Brand New Tower Defense Game! ...With No Music
Written by Joshua L. on July 7th, 2016.
Domain Defense was fun…ish. Well, to a degree. It was frustrating. And cute. But mostly frustrating. Yeah, definitely frustrating. Frustrating in the way that I became determined to beat the first mode just so that I could try the other modes that were locked.
Have you ever wanted to grab a game by the code and manually delete it one line at a time in anger? Yeah, that was how I felt sometimes. 40 waves and I couldn’t get past 20 waves. Okay. Enough venting and self-pitying… or that defeatist attitude or whatever the hell you want to call it. Here is the review, and possibly some more venting.
Domain Defense is developed by Inclusion Studios. It’s their very first game that they have developed and I have to admit; they did do a fairly nice job for a first game but there is definitely a lot of room for improvement. Granted, I was frustrated more than 80% of the time and probably rage quit the solo portions a few times, but I still had some fun. Some. Especially in the multiplayer sections.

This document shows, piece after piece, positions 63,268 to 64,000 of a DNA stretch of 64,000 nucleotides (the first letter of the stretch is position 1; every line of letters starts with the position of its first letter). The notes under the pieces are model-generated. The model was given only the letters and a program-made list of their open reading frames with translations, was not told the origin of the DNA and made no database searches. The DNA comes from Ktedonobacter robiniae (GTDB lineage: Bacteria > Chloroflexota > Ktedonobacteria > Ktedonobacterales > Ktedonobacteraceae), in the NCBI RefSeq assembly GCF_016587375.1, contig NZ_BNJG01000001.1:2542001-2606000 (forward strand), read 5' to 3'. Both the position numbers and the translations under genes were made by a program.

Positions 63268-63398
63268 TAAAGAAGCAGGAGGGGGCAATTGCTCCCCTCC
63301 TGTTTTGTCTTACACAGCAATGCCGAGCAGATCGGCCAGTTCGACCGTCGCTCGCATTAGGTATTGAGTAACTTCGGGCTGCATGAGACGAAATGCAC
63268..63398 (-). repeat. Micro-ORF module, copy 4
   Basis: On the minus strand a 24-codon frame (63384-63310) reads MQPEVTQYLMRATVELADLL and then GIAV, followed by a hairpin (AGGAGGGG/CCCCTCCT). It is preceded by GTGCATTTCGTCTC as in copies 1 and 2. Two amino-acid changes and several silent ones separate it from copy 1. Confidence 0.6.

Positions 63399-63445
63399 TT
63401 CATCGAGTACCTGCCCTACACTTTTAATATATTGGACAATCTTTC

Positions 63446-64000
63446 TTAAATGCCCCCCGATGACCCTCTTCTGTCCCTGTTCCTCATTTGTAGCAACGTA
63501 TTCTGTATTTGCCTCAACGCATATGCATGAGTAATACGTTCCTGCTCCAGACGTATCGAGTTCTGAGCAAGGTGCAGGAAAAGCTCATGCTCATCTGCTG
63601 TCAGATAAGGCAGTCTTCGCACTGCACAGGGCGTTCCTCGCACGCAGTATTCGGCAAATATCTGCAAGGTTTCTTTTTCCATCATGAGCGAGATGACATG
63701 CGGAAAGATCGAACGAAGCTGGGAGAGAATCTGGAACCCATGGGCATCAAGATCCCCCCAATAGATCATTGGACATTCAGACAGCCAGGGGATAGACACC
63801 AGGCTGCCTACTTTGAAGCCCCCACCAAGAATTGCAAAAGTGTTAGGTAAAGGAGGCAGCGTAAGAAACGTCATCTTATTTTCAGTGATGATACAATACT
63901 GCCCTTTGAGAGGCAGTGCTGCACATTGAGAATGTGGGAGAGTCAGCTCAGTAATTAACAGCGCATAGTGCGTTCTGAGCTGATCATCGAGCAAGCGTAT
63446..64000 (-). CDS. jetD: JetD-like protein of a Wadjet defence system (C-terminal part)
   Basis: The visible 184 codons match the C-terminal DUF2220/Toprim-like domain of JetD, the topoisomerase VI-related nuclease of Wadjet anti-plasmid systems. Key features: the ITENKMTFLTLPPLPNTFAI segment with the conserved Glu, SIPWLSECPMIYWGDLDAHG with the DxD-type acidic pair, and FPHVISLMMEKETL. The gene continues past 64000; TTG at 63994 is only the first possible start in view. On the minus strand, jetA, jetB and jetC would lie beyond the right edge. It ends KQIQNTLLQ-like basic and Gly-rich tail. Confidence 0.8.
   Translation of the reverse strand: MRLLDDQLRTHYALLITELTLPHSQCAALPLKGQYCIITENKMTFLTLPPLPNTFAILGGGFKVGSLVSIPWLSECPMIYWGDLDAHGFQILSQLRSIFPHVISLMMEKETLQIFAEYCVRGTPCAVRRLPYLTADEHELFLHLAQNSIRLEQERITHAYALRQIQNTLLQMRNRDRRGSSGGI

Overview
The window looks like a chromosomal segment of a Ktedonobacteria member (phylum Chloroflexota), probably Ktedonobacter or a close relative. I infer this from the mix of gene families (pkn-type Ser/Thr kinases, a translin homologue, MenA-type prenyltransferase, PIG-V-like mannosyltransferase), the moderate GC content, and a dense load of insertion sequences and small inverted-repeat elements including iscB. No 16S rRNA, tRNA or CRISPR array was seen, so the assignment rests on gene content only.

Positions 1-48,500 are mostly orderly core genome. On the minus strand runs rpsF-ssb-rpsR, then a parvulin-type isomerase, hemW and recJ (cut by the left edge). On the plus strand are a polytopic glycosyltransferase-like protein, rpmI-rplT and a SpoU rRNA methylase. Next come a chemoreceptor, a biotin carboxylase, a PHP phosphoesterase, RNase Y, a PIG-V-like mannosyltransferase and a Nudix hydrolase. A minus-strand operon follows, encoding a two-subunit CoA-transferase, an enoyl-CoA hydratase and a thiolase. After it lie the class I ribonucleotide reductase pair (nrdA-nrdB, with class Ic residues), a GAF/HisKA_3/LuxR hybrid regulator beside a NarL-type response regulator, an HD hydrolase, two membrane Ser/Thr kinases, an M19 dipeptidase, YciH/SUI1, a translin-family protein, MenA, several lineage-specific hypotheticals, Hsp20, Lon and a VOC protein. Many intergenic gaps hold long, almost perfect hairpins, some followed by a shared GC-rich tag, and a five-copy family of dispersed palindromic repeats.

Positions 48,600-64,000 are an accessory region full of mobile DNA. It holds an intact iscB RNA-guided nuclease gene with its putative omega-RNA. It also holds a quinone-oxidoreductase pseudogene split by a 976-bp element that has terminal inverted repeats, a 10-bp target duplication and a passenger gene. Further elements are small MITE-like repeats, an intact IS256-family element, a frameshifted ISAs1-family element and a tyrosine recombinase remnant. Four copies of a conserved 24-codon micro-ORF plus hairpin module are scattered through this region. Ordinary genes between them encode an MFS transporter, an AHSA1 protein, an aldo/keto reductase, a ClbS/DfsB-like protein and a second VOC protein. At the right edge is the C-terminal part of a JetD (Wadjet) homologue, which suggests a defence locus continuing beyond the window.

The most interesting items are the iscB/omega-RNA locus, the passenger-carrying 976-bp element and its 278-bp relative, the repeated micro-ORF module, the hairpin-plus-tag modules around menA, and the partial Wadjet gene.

Right from the start, I was impressed by the artwork of Domain Defense. The enemies are adorable and when they die, each type has a unique squeak or squeal that causes the sadist in me to smile in joy. Yes, I’m fairly evil and it probably wasn’t the editor’s best idea to put this game in front of me as I murdered bouncy mice and fairies along with monsters like spiders and snakes. Every time one of them died and made that silly sound, I thought to myself: “This is how evil overlords are born. Through the mass murdering of naïve creatures who line up like lambs to the slaughter. Come you, silly things. Come to my welcoming towers of YOU ALL GONNA DIE. We have cookies here.”
Okay, maybe that was a slight exaggeration but you get the idea.